Fun with Family in Fethiye, Turkey

The last part of our Greece and Turkey trip with Della’s family was spent in the Turkish town of Fethiye, located on the beautiful “Turquoise Coast.” We gave ourselves multiple days in Fethiye to see the city and take some day trips to interesting nearby sites. The list of “Fethiye Must Sees & Dos” from Turkey’s for Life was instrumental in planning our time.

We had a little bit of an interesting time trying to find a place to stay. There were plenty of places listed on a certain apartment rental site, but none of them really stood out. We finally chose one place, but then were confused when we got a message from the host telling us he wasn’t going to accept our request… but instead he wanted to meet us in person to work things out. It seemed pretty shady, but we decided to give it a try. We arranged a rendezvous at a gas station by the bus station… only to discover that there were about five gas stations in the area. Somehow the host was able to find our car just based on a vague description. He took us to a rental apartment in the Çalış Beach area. The apartment itself was very spacious, and felt quite new, so we accepted. It being the offseason, the neighborhood felt pretty dead: empty streets, very few neighbors, closed restaurants, empty swimming pool, etc – but we think that it would have been a pretty prime location in the summer when the beach would be packed.

Our first evening in town, we headed up to check out the Lycian rock tombs just above the city. The Lycians (the same civilization we saw at Tlos) were a civilization that existed concurrently with the ancient Greeks and Romans, and were involved in their affairs occasionally as well. One of the things they are well known for is the practice of burying their important dead in tombs carved out of rock near their cities. They even took the time to carve the rock to make the temple look exactly like it would have if it was made of wood, with “nails” and so on. We were able to drive right up to the base of the tombs above Fethiye. You were supposed to have to pay a small entrance fee, but no one was manning the booth. We then walked up the stairs to the base of the most impressive tomb, the Tomb of King Amyntas. Time and vandals have not been kind to the tomb, but it still was nice to see up close and provided an excellent vantage point over the city.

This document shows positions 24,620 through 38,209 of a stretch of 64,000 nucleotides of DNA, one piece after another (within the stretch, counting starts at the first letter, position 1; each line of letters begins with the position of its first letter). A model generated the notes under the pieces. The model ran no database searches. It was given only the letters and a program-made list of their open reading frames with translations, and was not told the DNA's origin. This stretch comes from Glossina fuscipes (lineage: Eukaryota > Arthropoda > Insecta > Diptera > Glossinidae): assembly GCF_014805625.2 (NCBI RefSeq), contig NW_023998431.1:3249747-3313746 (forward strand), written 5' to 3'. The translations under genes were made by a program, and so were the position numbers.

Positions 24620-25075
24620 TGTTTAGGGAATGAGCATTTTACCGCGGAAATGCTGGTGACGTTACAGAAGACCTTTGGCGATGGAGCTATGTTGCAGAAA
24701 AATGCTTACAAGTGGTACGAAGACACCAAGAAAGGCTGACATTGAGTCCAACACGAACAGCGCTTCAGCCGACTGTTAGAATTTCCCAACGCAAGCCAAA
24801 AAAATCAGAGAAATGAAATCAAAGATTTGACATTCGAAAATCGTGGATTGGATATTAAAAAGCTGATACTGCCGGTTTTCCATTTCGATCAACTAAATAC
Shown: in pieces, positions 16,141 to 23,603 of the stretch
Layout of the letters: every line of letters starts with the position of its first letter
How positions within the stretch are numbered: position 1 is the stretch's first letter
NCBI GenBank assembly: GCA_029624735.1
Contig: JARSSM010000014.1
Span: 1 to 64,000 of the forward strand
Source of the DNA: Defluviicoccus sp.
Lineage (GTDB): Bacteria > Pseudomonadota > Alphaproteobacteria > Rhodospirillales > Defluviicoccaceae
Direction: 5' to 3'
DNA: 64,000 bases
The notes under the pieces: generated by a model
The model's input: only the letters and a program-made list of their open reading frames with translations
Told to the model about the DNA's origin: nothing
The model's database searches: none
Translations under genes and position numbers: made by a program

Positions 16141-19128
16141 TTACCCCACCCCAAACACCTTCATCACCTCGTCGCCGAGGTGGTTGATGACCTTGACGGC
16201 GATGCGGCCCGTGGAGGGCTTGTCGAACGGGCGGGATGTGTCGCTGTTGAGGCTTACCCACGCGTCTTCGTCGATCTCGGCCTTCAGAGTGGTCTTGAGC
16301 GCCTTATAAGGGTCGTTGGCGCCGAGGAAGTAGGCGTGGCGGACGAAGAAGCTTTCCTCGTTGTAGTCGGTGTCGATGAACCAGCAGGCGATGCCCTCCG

We spent two more full days in Fethiye with the Della’s family, taking day trips to Kayaköy and Tlos/Saklikent Gorge.

Our location near the beach did allow us to take a walk out to the coast every day near sunset, which was quite glorious to view over the water. Wayne was even brave enough to swim one day! He reported that the water was warm, but the cold wind deterred the rest of us.

Our first night in Çalış Beach we decided to go out to eat for dinner. Since it was the low season, half of the options were closed. We chose an open small cafe that did have a couple of musicians performing. The food was only so-so; Dana was especially disappointed by the overabundance of parsley in many of the dishes (she has the genes that make parsley taste like soap).

Too much parsley

Too much parsley

Therefore, the other two nights we bought groceries and cooked back at the apartment. And by “we,” we mean that Dana and Peggy cooked. They made two very tasty meals! The second one was especially enlivened by the addition of local mushrooms that we bought from a vendor on the side of the road (we think they were saffron milk cap mushrooms). One night we also had the pleasure of celebrating Della’s birthday. With the help of our apartment broker, Wayne and Peggy were able to find a cake and birthday candles!

Unfortunately, all good things must come to an end, and Della’s family had to leave us. They drove the rental car back to Izmir, and we decided to stay in Fethiye and explore the town and the Turquoise Coast for a few more days.

Our Çalış Beach rental apartment dealer offered to find us a nice place for a good rate, but we decided we wanted to stay in the city of Fethiye itself and booked a double room at Yildirim Guest House. The room was nice and we enjoyed the included Turkish breakfast, but were a little bummed to discover that we were the only guest, meaning that we just kept to ourselves the whole time.